Think you know everything about the Canary Islands? Here are seven interesting facts that will surprise you!date_range 6 March, 2018 question_answer Leave your thoughts
Every corner of Spain has its own particular characteristics, certain aspects that make it special. Whether it’s the culture, the climate or the gastronomy, each of the Spanish autonomous communities is different from all the rest. Today we want to tell you about a very special case, the Canary Islands. Its distance from the Iberian Peninsula and its almost African climate make this archipelago of seven islands a unique destination in Spain, with a number of interesting features worth exploring. Here we give you some of them:
- Of the fifty countries of Europe, only in Spain is coffee grown. And, yes, it’s grown in the Canary Islands. The only coffee-growing region in Europe is found in the Agaete Valley, which has a climate that’s warm and humid enough to produce 1,500 kg of the typical variety.
- One hour earlier in the Canaries… since 1900. That was the year the president of the government of the day, Francisco Silvela, proposed a royal decree to Queen María Cristina to unify the time zones of the country. After being approved and presented six days later, the peninsula and the Balearic Islands went on to organise their time zone in relation to the Greenwich prime meridian… but the decree didn’t mention the Canary Islands. Despite the time change in Spain and during the entire 20th century, they have always been one hour behind the peninsula.
- The Drago Milenario, the millenarian dragon tree, one of the most representative symbols of the Canary Islands, is the longest-lived (800 to 1000 years) and largest of its species known to exist in the world. It’s surrounded by a three-hectare park where you can see a wide and varied representation of Canarian flora.
- Following the death of her mother and the traumatic separation from her husband, Agatha Christie felt stuck, blocked, and with no idea what to write and barely any income. Spurred on by her brother-in-law, the writer travelled with her daughter and secretary to Tenerife, where she spent two weeks and started two of her best novels: “The Mysterious Mr Quin” and “The Thirteen Problems” (Miss Marple), set against the landscapes of the islands, when she visited the Canary Islands in 1927.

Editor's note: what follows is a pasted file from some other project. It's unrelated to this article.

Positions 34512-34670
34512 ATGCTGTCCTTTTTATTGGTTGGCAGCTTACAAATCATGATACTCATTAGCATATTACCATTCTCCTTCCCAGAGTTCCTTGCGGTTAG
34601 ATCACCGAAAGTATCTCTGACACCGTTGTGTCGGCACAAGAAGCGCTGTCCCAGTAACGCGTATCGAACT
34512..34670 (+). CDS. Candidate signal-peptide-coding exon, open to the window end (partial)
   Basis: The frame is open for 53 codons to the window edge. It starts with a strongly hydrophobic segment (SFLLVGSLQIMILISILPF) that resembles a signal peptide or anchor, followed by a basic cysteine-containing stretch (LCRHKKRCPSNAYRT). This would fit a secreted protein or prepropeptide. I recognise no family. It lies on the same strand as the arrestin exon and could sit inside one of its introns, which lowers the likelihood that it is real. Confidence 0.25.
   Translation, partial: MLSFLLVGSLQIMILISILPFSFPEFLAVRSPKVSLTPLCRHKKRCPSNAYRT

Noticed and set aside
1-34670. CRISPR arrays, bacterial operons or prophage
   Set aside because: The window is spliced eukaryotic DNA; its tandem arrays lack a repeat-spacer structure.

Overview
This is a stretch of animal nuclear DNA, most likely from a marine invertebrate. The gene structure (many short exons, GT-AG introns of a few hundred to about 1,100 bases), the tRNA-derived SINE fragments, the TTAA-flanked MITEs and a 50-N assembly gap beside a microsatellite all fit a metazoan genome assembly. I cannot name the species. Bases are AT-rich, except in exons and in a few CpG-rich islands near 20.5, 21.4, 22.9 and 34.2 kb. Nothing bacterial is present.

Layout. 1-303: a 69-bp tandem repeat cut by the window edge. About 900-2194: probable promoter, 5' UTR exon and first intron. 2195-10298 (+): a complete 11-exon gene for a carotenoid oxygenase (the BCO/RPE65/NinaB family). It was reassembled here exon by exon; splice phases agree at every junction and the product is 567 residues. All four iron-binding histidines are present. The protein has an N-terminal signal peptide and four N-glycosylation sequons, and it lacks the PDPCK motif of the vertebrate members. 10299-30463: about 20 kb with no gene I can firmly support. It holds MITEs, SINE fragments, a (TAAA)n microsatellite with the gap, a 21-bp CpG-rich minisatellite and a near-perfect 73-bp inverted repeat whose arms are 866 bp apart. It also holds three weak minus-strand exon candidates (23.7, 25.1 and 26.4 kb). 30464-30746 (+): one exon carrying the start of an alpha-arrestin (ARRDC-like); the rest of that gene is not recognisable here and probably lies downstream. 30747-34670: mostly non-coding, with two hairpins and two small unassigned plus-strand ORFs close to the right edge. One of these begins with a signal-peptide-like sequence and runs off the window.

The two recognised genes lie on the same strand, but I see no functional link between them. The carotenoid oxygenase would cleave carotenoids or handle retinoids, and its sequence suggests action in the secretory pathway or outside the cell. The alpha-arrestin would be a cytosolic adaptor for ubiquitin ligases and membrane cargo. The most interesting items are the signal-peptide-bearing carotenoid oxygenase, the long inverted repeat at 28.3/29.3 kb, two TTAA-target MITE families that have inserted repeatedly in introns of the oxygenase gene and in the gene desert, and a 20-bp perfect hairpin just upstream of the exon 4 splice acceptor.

- The origin of the name of the archipelago goes back, according to some, to the times of the Guanches (the native people of the place). The story goes that the Guanches managed to domesticate some medium-size and large dogs and train them to look after herds of sheep and goats. In their confrontations with the native people in the 15th century, the Portuguese and Castilians also had to face these dogs, loyal to the death, which attacked to defend the natives. The islands were named the Canary Islands (Islands of Dogs) because of the presence of those dogs.
- In La Gomera, one of the seven islands of the archipelago, the shepherds maintain the ancient tradition of communicating in whistles. The Canarian whistle consists of imitating the syllables used in normal speech. By placing their fingers in their mouths, they can emit whistles of different tones that, moreover, can be heard up to three kilometres away.
- The “El Diablo” restaurant, located in the Timanfaya National park (Lanzarote), has a unique and different way of cooking its food: it uses the blasts of geothermal heat and steam that still come out of the dormant volcano and rise up through a hole in the ground with a depth of nine metres. Don’t worry, the method has been checked by scientists and volcano experts, who consider it safe for cooking food.
And you, do you know any interesting facts about this very special archipelago? If you do, drop us a line. And if you don’t… why not visit the Canary Islands and discover something new? We’re waiting for you!